KnowledgeWorks’ first forecast on the future of learning, 2006-2016 Map of Future Forces Affecting Education, was published in 2006 in conjunction with the Institute for the Future. As we approach the 2016 time horizon and begin researching our next major forecast, I thought it would be interesting to take a look back at this first publication and see where we landed in terms of the images of the future as written in 2006.
As we look back at our first forecast, it should be noted that none of our forecast publications are intended to be predictions. A prediction is an affirmation or specific statement as to whether something will or will not happen at a specific date, and by definition is either right or wrong. The goal of our strategic foresight work is to help build understanding and generate insights about the wide range of possibilities for what might happen in the future and to help education stakeholders to use those ideas to foster systemic and transformational change.
Drivers of Change
As we begin our look back at the future, let’s introduce the drivers of change that were identified in KnowledgeWorks’ first forecast. A driver can be thought of as a force that is causing change, something that is affecting or shaping the future. The 2006-2016 Map of Future Forces Affecting Education highlighted six drivers of change affecting the future of education:
Grassroots Economics: From economies of scale to economies of groups
Grassroots economics is an emerging set of rules for creating value from collaboration more than negotiation, from bottom-up rather than top-down processes, and from shared resources rather than private property.
Smart Networking: From informed citizens to engaged networkers
At the intersection of traditional social-networking and connective technologies is an emerging skill set of engaged networking — the ability to form ad hoc groups and catalyze communications of action using personal interactive media.
Strong Opinions, Strongly Held: From global media culture to a splintered fundamentalism
As media channels fragment and subcultures form around common interests, strong opinions will be reinforced by strong social networks — with a tendency toward more fundamentalist views of complex problems.
Sick Herd: From steadily improving quality of life to increasing signs of distress
With population density increasing dramatically, environmental crises looming, and a more interconnected global society that buffers population less, there are increasing signs that the human herd is not healthy.
Urban Wilderness: From predominantly rural to predominantly urban spaces
This decade, as the urban population surpasses the 50 percent threshold worldwide, megacities and rapidly growing smaller cities will face unprecedented challenges in managing wealth, health, infrastructure, and social discontent.
The End of Cyberspace: From physical versus digital to seamlessly physical and digital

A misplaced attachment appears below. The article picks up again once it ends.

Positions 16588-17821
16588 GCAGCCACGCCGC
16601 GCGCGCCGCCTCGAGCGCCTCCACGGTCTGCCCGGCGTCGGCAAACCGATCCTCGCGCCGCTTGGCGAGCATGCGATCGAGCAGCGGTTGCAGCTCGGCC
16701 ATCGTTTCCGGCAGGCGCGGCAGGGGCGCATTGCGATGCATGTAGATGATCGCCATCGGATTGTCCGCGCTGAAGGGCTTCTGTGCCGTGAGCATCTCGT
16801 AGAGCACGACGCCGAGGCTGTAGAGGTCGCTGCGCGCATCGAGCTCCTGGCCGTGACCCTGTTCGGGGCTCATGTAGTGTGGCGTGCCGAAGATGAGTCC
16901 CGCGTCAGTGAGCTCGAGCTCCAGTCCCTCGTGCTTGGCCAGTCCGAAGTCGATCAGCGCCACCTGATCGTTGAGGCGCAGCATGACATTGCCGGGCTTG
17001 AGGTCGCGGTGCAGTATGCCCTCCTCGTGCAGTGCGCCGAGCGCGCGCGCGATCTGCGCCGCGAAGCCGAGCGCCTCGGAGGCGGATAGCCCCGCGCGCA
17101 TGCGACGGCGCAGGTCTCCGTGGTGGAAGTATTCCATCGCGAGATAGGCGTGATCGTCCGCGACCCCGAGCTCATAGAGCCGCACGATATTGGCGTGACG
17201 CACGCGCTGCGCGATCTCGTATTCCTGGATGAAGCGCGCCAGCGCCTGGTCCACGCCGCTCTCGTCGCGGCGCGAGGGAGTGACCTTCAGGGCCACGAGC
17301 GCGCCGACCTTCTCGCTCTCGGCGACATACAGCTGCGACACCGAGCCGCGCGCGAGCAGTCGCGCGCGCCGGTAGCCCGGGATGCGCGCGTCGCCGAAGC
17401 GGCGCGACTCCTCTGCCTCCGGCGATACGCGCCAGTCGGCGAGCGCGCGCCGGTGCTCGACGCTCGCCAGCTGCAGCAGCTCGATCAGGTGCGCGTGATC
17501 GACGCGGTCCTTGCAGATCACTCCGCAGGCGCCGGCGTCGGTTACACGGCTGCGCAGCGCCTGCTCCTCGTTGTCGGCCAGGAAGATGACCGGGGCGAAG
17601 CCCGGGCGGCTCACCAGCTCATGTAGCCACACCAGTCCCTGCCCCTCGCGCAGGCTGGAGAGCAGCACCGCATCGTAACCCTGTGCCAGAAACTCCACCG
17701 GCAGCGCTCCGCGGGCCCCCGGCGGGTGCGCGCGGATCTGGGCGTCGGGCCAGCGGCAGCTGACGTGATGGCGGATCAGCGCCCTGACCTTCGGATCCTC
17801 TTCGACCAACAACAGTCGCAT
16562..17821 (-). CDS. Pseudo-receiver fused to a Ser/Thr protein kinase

Places and objects are becoming increasingly embedded with digital information and linked through connective media into social networks. The result is the end of the distinction between cyberspace and real space.
The forecast applied these drivers of change across five key areas:
- Family and community
- Educators and learning
- Tools and practices
The images of the future that the drivers produced when applied to the five key areas became KnowledgeWorks’ first forecast on the future of learning.
Over the course of this blog series I will be exploring the details of our first forecast and exploring how the images of the future we imagined in 2006 may or may not have developed as we approach 2016. In the meantime, what drivers of change from our 2006 forecast do you feel are still relevant today?
The post Looking Back at the Future: 9 Years of Forecasting appeared first on World of Learning.
Mike Tobin graduated from Marysville High School and now he’s teaching 9th grade social studies at another school in that district, Marysville Early College High School, where students practice mastery learning. “The mastery learning and the culture of challenge is so huge because average isn’t acceptable anymore, Tobin said. “In Marysville, in this building, we’re pushing beyond that.”
Mastery learning is a method of instruction where students master a subject area before moving on to the next one. At Marysville Early College High School, grades reflect mastery of skills and standards. Students have multiple opportunities to demonstrate mastery of required coursework and must have an 80% to earn a course credit.
When Jen Hinderer thought about her students, she observed, “they’re not afraid to fail. They’re not settling for average. They like that they can keep tackling a project until they get it.”
This teaching and learning style has helped to level the playing field for students throughout the school. Although an academically rigorous, STEM-focused school, Marysville Early College High School accepts all students who apply, regardless of academic skill level. Adapting curriculum to mastery learning has meant offering personalized learning on a bigger scale than you might see at more transitional schools and ensuring supports are in place to help struggling students.
Jena Leber is an intervention specialist at Marysville Early College High School and part of her role is to connect students with the support they need. “In the past my struggling students would stop trying,” said Leber. “With mastery, they’re willing to keep trying. This changes the self-fulfilling prophecy that you fail. It’s a major shift in students.”
What does mastery learning mean for a teacher in the classroom?
Brooke Young is in her second year teaching math at Marysville Early College High School. When she started, her biggest hurdle was just getting over the ambiguity of what mastery means. Over the past two years, she’s refined her definition.